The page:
I don't have tinsel on my Christmas tree and haven't since I've had cats. I know all too well the dangers of "linear foreign bodies" in cats, and tinsel is a big culprit. This lesson was driven home this past weekend with one of my clients.
I'll call this cat Buzzsaw (not his real name....just his behavior). He is a rather obese, quite unfriendly cat who came in for a few days of vomiting and not eating. His exam (what I could get of it without sedation) was unremarkable. The owner said that he did like to chew on plastic bags, but more importantly they did have tinsel on their Christmas tree. The husband (let's call him Mr. Toldyaso) had been opposed to tinsel, having heard it was a bad combination with cats. But his wife and children overruled him, and the tinsel went up.
We sedated Buzzsaw and I took some abdominal radiographs. With his rather corpulent nature there was great contrast with the fat in his abdomen and I could clearly see a very suspicious part of his intestines. This confirmed my worries, and I called Mr. Toldyaso that we needed to get Buzzsaw into surgery right away. Not doing so could prove to be fatal within a few days.
Linear foreign bodies are anything long, flexible, and thin within the intestinal tract. This can include sewing thread, fishing line, ribbon, and yes, tinsel. If a long section of the material goes into the digestive tract the movement of the intestines acts like a draw cord on curtains. When your curtains are closed you can pull on a string, which causes them to open. If you look at them you'll notice that as they close they develop pleats and bunch together. The same thing happens with the intestines. The contraction of the muscles moves the intestine but not the string, so the intestines bunch together along the object. If this goes on long enough it can actually start to cut into the intestine causing severe and life-threatening damage. The only way to fix it is to go in surgically as soon as possible.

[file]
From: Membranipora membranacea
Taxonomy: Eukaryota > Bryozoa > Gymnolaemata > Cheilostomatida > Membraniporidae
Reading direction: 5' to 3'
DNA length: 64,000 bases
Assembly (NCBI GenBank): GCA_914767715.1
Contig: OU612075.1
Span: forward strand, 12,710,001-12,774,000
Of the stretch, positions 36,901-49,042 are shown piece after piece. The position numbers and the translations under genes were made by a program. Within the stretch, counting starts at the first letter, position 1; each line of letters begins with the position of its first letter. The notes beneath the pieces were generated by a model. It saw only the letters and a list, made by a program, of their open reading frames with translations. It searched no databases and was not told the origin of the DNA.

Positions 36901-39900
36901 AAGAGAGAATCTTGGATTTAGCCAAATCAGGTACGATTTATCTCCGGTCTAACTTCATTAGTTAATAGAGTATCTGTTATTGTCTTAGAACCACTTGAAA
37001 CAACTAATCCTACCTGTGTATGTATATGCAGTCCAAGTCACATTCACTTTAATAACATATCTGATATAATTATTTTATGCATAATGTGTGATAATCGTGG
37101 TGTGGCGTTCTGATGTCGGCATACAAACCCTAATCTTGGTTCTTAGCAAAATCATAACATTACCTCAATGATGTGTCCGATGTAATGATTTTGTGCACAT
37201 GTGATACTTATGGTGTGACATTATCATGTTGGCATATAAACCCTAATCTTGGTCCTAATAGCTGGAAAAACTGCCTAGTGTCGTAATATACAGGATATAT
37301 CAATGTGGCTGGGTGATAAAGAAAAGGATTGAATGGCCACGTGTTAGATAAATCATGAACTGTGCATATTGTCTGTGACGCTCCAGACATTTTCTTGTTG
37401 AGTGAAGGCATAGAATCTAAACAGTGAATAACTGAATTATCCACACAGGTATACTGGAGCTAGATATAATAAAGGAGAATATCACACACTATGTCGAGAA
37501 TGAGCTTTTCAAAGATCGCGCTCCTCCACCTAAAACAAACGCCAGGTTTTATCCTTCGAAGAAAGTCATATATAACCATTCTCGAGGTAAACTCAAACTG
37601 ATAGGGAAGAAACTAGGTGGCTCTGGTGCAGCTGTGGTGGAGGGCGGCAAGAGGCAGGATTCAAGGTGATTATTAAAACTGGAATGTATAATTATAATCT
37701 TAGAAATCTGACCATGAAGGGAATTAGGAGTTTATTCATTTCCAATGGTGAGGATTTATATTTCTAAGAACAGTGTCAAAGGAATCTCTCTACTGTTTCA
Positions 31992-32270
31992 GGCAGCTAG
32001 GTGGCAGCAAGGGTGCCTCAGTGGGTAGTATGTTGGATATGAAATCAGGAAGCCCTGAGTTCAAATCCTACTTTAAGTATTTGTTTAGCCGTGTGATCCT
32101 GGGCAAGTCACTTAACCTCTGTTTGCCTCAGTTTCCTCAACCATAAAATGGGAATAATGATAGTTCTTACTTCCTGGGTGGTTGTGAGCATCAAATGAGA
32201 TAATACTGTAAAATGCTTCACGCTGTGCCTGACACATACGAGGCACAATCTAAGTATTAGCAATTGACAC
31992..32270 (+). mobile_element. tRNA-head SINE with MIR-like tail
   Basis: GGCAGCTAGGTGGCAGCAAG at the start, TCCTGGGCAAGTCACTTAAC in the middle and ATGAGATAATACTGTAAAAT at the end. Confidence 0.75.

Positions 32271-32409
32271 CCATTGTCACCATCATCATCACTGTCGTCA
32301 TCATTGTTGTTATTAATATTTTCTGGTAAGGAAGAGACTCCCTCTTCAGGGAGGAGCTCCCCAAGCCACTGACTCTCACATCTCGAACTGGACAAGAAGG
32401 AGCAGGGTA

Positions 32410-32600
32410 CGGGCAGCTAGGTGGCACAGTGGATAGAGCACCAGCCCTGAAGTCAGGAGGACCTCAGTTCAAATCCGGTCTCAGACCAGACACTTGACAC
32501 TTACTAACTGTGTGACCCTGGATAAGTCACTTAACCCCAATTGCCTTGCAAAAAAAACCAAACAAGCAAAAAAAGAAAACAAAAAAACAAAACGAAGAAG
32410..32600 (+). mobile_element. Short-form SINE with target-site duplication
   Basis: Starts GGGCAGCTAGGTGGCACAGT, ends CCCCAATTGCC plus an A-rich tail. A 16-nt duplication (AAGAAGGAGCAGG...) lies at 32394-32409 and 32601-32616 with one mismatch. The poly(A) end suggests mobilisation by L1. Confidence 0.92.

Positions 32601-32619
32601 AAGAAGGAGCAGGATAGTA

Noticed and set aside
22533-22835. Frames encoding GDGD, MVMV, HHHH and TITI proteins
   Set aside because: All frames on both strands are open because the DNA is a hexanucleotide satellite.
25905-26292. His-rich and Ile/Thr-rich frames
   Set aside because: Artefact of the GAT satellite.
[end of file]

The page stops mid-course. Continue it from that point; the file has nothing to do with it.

We did the emergency surgery and Buzzsaw was very lucky. I found the affected area quickly and the intestines were healthy with no obvious damage. At that point it was a matter of making a few small incisions and carefully removing the tinsel. Closing the intestine and abdomen was routine and he recovered well. The surgery ended only two hours before we closed, so I sent him to the local emergency clinic for overnight observation. That was four days ago and he's home and doing well.
I had a conversation with Mr. Toldyaso when he picked Buzzsaw up last Saturday night. He said that he was trying not to be mean about it, but he hadn't wanted the tinsel to be put up in the first place. I did save most of it and gave it to him in a plastic bag to take home and show his family as an object lesson. Our charges were around $1000, and the emergeny clinic probably charged around $500 to hospitalize and observe Buzzsaw until he could go home. Mr. Toldyaso was quite clear with his family. "You wanted a computer for Christmas. Instead, you have your cat."
While I have tried to instill a little humor in the story, it's one that is completely true and has serious consequences. Cats have a very, very high tendency to want to chew on long, thin objects, and this can result in disastrous outcomes, including emergency surgery. Buzzsaw was lucky because we caught it relatively early and there was no damage, but it could have been quite different. If you have cats, you should NEVER use tinsel in decorating.